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The 2014 Winter Olympics brought worldwide attention to the overwhelming stray dog population in Sochi, Russia, with numerous athletes working to bring these unwanted pooches back home.

The story is heart-warming and heart-wrenching. More importantly, it gives a real-life, vivid lesson of what happens if unaltered dogs (as well as cats) are left to their own instincts.

Yes, Sochi has a pet problem.

But so does nearly every community in America. Over-population is the No. 1 killer of pets in the United States. Annually 2.7 million dogs and cats -- about half of those brought into animal shelters each year -- are euthanized, according to the Humane Society of the United States. Every 11 seconds in America, one healthy, homeless pet is killed -- usually to make room for another unwanted pet whose odds of adoption are 50-50 at best and far worse if it just happens to be older, larger, black in color or feline, statistics show.

Locally, the Capital Humane Society euthanized 380 dogs and 2,020 cats in 2013 -- roughly the population of Kimball. Most of those animals died because space was running out and nobody adopted them.

Of the millions of animals euthanized every year, many are surrendered for behavior issues that could’ve been prevented by early spay and neuter, said Dr. Megan Ehlers, a Lincoln veterinarian.

While the animals pay the ultimate price, the cost to taxpayers is hefty -- local and state governments shell out $2 billion a year just to shelter and destroy unwanted pets, HSUS said.

The toll could be far far less if people just spayed and neutered their pets, said Bob Downey, director of the Capital Humane Society.

Tuesday is World Spay Day. Now in its 20th year, the day is designed to educate and promote the benefits of spaying -- or neutering -- your pet. It falls at the end of Spay/Neuter Month.

Simply put, there are not enough humans to adopt all these pets.

Each day 10,000 humans are born in the United States -- and each day 70,000 puppies and kittens are born, according to Spay USA, a national organization promoting spaying and neutering.

“As long as these rates exist, there will never be enough homes for all the animals,” Spay USA wrote on its website.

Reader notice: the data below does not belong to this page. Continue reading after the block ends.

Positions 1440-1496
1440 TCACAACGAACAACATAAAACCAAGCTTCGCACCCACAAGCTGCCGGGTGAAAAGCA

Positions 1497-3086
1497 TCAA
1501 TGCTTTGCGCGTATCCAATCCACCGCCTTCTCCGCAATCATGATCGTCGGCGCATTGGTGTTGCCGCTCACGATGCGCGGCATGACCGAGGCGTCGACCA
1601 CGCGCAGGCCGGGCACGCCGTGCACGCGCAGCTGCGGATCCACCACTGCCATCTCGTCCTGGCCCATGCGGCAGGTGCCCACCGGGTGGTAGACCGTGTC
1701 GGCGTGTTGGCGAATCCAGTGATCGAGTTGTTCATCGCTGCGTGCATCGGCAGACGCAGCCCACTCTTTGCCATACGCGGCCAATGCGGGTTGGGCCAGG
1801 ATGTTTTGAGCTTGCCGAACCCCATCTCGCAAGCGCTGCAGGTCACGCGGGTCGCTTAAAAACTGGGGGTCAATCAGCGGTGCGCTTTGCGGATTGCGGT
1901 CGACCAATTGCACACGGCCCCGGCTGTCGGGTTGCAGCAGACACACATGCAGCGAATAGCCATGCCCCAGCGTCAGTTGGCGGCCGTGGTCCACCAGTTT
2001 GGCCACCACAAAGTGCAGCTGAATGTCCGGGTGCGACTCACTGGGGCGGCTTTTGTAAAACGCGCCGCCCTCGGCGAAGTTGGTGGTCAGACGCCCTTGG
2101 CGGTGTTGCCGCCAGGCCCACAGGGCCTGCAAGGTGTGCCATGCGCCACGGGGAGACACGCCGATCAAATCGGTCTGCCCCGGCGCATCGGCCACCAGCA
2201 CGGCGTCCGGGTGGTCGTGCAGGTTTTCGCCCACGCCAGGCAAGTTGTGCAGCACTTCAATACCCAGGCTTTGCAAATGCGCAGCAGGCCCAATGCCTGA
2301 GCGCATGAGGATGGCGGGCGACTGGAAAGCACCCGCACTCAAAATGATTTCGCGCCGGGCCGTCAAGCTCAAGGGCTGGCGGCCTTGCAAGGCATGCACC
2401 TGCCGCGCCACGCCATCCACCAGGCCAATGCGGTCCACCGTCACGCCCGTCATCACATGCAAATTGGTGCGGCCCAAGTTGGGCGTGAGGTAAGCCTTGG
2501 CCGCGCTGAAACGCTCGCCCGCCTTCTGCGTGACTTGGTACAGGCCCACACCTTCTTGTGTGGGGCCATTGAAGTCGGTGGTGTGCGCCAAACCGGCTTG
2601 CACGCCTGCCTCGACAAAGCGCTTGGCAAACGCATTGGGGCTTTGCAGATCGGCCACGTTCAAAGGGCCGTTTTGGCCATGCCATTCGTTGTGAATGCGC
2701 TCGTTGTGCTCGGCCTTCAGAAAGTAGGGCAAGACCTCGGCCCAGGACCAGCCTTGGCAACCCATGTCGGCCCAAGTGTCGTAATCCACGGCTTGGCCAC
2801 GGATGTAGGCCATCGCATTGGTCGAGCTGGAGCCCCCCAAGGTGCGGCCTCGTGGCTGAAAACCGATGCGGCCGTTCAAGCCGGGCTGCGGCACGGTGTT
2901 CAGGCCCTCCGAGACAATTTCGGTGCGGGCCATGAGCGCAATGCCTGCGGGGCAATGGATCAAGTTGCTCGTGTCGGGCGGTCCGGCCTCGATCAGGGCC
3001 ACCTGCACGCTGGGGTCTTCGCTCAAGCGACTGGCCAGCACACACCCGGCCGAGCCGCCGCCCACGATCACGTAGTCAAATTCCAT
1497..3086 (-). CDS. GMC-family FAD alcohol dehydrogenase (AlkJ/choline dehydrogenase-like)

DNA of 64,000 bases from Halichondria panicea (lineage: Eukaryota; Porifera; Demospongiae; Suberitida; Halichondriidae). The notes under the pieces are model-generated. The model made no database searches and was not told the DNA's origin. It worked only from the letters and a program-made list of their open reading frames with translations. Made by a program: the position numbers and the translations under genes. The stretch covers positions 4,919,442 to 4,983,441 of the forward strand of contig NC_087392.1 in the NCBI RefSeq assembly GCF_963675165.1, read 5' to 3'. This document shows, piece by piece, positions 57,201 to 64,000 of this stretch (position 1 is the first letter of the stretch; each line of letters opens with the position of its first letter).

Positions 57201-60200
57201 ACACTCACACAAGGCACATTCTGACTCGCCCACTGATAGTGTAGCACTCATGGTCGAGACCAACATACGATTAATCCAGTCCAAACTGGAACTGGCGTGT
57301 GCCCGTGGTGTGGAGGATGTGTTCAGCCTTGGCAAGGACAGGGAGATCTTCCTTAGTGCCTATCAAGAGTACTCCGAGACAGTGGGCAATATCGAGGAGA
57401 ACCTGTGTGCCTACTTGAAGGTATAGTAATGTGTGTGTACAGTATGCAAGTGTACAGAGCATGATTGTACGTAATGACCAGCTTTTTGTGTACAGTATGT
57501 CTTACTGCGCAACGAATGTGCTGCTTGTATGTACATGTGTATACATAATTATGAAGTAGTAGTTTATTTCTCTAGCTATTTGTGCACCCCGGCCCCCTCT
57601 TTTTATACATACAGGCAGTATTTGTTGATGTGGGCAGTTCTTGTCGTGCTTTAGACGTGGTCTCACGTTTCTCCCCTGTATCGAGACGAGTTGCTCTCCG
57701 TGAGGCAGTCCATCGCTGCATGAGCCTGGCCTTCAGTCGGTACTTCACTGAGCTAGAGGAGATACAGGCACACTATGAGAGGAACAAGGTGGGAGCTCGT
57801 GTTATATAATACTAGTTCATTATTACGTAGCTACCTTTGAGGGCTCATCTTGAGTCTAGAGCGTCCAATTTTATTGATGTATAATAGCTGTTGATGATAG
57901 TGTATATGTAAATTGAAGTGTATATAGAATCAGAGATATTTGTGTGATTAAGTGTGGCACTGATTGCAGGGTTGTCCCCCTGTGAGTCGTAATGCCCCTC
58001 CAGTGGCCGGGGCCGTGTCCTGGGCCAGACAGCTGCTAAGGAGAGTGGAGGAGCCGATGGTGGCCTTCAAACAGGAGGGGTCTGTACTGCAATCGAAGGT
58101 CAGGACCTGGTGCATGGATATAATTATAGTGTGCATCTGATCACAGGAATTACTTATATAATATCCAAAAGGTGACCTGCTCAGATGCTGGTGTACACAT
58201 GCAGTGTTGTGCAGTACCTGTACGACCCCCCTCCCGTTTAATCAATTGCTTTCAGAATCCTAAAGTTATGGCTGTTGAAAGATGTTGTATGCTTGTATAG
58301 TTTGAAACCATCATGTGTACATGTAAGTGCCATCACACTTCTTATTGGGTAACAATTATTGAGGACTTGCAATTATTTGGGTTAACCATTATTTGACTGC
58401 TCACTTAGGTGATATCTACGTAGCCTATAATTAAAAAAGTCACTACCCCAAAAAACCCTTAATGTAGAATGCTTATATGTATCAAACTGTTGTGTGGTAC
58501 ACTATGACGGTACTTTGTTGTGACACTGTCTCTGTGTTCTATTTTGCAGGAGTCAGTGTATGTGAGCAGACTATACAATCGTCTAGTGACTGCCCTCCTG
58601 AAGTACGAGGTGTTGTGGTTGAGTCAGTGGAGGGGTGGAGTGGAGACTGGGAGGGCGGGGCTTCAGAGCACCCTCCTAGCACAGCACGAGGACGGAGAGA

It is estimated that one unspayed female and one unneutered male can result in 67,000 puppies over a seven-year period, according to a study by Appalachian State University, Boone, N.C.

The numbers are six times higher for unaltered cats -- with an estimated 420,000 kittens resulting, the study found.

People have funny views about spaying and neutering. Pauline Balta, coordinator of Lincoln Animal Ambassadors Low Cost Spay/Neuter Program, has heard every excuse in the book for not spaying or neutering their dogs and cats. Nearly every one of them is misguided or flat-out wrong, she said.

Dogs and cats do not mourn the loss of their ability to reproduce. Their personalities do not change, nor do they turn fat and lazy after being spayed or neutered, Balta said.

In fact, spaying and neutering improves an animal’s quality of life and longevity; significantly reduces health risks such as reproductive cancers and pyometra, a deadly uterine infection; and diminishes animal aggression and roaming, Balta said.

While it is true that spaying and neutering can be expensive -- prices range from $80 to $600 depending on the size and gender of the animal -- there are lower cost options offered by many veterinarians and pet groups. And even at full price, spay/neuter surgery is a minor expense compared to costs of raising, vaccinating and taking care of medical complications caused by unplanned pet pregnancies, Balta said.

Every animal at the Capital Humane Society is spayed or neutered before it is placed up for adoption. Last year, of the 2,400 dogs and cats finding new homes through the Humane Society, 1,733 needed to be altered before leaving.

Most pet rescues also spay/neuter animals before they are placed with families.

And since starting its low-cost spay/neuter program in June 2010, Lincoln Animal Ambassadors has helped fund the procedure for 655 dogs and 631 cats. LAA works with eight Lincoln area veterinary offices to provide the surgery at reduced cost, issuing vouchers to assist pet owners in covering the bill.

For Ehlers, who donates part of her services to the program, it is conviction of compassion.

“I think animals are the only source of happiness for some people, and if we can help improve that bond and help control the population of pets in our area, we are happy to help,” Ehlers said.

She also has seen what happens when intact pets wander or stray to be closer to another intact animal.

“We have grieved with many clients whose pets have run away or been injured after running away because of this,” Ehlers said.

Bottom line, according to Balta and Downey -- everyone benefits when pets are spayed and neutered.

“It does the community of Lincoln as a whole -- pet owners and non-pet owners alike -- a huge favor,” Downey said. “If you have a community where you have strays running all over the place, the cost of animal control programs can get very, very high. If Lincoln did not have the level of spaying and neutering that it does, animal control would probably have a budget double what they do -- and that affects everybody.

“Spaying and neutering helps with aggression issues and the desire to roam, and that affects public safety, which is important for everybody,” Downey said. “Not only does spaying and neutering prevent pet over-population -- which to me is the most important -- but it helps create a safe environment for the entire community and helps with tax dollars.”

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Reach Erin Andersen at 402-473-7217 or eandersen@journalstar.com.

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